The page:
The lesson: Every new brand or business is a blank page. Are you a follower, or are you looking for an edge — something that no one else is doing, even in a competitive market?
6. The long-term play is all about investing in development
We’ve self-funded the food business and we have bank facilities. The investment is important because we’re constantly developing. In three years, we’ve gone from no products to a basket of over 40 different products. Good Heart has been an adult range until this point, but we’re launching a kids’ range in December, and we’ve secured the rights to Disney and Marvel for our packaging. It’s a big investment, but long-term it will be worth it.
I do a lot of research, visiting food fairs around the world. The growth in sweets and confectionaries is linear; health on the other hand is growing at double digits, because parents want their children to eat healthier. You still need to attract the kids though, and they’re visual. We learnt this through Sweets from Heaven. We need to make our health range’s packaging really pop.
The lesson: How you approach your business, cash flow, investment and development all depends on whether you’re looking at short-term wins or long-term growth. Understand your strategy and stick to it.
7. When you enter a saturated space, think out the box
With Rocka, I knew that I was entering a very saturated space and that I needed to differentiate my brand from everyone else in the market. The obvious answer was to work with the community that I’m close to. I’d seen international brands partner with influencers, but no one was doing that at a local level with South African musicians.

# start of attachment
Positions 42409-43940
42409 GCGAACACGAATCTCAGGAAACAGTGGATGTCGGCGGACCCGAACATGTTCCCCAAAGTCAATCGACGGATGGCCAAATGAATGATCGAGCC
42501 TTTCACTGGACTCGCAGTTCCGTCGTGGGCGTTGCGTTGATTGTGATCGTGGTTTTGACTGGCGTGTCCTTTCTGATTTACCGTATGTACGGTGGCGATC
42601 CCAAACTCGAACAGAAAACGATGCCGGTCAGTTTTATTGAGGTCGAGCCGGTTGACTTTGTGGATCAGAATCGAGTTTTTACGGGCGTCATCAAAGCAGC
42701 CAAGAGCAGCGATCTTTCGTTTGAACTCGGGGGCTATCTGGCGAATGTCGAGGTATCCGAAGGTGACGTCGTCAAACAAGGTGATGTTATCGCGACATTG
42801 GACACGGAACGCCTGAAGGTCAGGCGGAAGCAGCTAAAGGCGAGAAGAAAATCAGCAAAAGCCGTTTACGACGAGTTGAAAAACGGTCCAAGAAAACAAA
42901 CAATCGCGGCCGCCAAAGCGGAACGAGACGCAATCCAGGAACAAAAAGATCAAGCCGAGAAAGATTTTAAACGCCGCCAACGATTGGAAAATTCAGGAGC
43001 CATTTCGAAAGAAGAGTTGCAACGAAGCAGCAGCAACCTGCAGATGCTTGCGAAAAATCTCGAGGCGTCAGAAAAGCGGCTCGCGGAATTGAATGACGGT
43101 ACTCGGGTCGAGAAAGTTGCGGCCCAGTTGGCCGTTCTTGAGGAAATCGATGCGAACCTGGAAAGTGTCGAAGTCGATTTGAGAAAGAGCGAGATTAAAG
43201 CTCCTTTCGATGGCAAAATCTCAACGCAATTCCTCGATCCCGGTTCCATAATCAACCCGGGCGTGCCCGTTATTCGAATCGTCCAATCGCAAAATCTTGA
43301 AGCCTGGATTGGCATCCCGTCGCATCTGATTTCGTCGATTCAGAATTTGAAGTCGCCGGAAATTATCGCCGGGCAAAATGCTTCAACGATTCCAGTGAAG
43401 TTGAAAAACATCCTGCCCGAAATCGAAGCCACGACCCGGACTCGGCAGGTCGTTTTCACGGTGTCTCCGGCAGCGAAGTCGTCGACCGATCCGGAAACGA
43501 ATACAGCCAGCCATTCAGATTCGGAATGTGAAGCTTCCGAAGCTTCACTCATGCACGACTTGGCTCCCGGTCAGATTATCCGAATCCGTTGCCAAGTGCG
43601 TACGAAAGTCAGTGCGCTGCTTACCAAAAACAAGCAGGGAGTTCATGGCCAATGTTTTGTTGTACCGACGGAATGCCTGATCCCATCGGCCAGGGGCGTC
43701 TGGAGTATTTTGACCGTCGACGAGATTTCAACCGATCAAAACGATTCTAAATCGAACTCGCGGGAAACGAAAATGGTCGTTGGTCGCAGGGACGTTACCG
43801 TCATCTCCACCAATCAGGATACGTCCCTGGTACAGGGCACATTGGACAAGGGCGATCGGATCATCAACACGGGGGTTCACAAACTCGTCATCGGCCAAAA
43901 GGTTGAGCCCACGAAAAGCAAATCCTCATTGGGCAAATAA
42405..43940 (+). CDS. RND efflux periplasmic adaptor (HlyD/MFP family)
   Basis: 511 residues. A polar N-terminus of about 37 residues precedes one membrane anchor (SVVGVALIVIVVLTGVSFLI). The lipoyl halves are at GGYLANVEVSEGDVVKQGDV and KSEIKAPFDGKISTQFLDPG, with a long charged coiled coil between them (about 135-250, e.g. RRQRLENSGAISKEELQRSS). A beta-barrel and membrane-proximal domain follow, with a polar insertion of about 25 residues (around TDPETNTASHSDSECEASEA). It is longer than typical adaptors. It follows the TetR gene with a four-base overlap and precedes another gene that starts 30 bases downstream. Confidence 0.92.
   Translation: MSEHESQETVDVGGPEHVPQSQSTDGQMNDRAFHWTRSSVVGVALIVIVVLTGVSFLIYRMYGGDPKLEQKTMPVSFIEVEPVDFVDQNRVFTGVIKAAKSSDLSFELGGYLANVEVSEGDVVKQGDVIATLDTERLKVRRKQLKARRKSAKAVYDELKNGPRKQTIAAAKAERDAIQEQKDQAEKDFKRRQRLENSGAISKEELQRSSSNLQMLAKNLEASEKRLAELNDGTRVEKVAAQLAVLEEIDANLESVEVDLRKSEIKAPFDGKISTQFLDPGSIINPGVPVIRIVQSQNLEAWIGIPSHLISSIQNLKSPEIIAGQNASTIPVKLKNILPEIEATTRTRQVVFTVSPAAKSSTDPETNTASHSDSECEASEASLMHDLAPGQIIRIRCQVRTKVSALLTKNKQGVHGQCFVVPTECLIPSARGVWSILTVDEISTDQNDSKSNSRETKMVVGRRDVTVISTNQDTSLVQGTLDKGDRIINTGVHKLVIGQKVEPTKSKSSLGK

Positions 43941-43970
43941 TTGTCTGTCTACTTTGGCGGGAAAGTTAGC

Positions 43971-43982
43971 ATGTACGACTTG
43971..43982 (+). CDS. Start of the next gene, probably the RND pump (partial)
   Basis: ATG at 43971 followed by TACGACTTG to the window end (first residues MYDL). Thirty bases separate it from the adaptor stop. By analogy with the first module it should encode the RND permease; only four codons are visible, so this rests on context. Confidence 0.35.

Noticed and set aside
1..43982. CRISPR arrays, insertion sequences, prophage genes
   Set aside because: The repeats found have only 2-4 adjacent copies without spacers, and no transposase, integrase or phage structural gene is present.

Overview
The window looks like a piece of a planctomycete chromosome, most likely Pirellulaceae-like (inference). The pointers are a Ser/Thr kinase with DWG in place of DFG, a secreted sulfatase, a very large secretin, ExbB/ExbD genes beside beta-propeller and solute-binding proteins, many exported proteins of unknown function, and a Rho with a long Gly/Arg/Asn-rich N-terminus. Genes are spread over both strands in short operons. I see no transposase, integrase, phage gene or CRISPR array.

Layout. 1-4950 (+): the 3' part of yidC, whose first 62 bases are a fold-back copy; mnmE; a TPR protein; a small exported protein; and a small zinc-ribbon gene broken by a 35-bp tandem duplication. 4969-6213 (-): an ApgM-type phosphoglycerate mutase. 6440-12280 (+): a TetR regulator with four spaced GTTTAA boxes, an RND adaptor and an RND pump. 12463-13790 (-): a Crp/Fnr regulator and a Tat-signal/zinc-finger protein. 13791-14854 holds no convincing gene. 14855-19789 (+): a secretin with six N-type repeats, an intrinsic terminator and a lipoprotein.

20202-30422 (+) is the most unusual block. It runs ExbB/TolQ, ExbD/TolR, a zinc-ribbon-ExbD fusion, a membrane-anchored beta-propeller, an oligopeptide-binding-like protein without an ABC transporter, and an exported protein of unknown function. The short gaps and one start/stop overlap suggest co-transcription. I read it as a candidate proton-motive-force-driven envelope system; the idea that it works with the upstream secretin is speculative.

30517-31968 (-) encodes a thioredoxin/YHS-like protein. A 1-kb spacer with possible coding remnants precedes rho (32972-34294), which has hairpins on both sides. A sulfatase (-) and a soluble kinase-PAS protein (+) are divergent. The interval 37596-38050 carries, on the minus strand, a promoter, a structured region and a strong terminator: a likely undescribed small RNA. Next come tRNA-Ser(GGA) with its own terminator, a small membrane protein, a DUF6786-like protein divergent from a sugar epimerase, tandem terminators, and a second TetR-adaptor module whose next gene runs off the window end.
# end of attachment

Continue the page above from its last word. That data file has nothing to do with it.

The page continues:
It worked in my favour that South African youth aren’t really looking overseas anymore for influence. They’re focusing on local heroes instead: Euphonik, AKA, DJ Zinhle, Khuli Chana, Mi Casa — I just needed to bring them on board to choose their own bespoke products.
The retailers loved the idea, and so did my friends in the industry. I could give them their own speakers or headphones, and I gave them a royalty on all products sold so that they would also have skin in the game and promote their ranges. Rocka’s brand visibility went from nothing to being able to leverage off an influencer community of 10 million Instagram followers.
I had the idea in 2014, we launched in 2015, and today we have more than 200 products in the range and sell through Makro and online.
The lesson: Small is the new big. You don’t need a huge chequebook to attract notice. You need to be creative, and offer people what they want or need to attract the right partnerships.
“I was on the verge of releasing my international album and the person who had signed me got fired. I was his pet project and so I was escorted out with him. I was devastated.”
8. Always be humble
Even in my music career, I never wanted to be out of arm’s length for people. As a business owner, I’m now a salesman — pitching to Dis-Chem’s buyer, or to Makro. You need to leave your ego at the door, which is something I learnt watching my dad all those years ago.
To be honest, I love cold calling. I’ll call someone and say, ‘Hi Steve, it’s Danny K here from Rocka, or from Good Heart, and I’d love to come see you about my business.’ At first, they won’t know if it’s me, or someone who sounds like me. Sometimes they think it’s a joke; sometimes they’ll be intrigued, or give me the meeting anyway.
They want to see who is going to rock up. From my side, I don’t think I’m taken seriously all the time, but my aim is to get the meeting. Once I’m there, I can prove that there’s more to me than the guy on the radio. That first five to ten minutes in a cold call sit down with someone who has never met me is crucial — they have to know that first, I know what I’m doing, and second,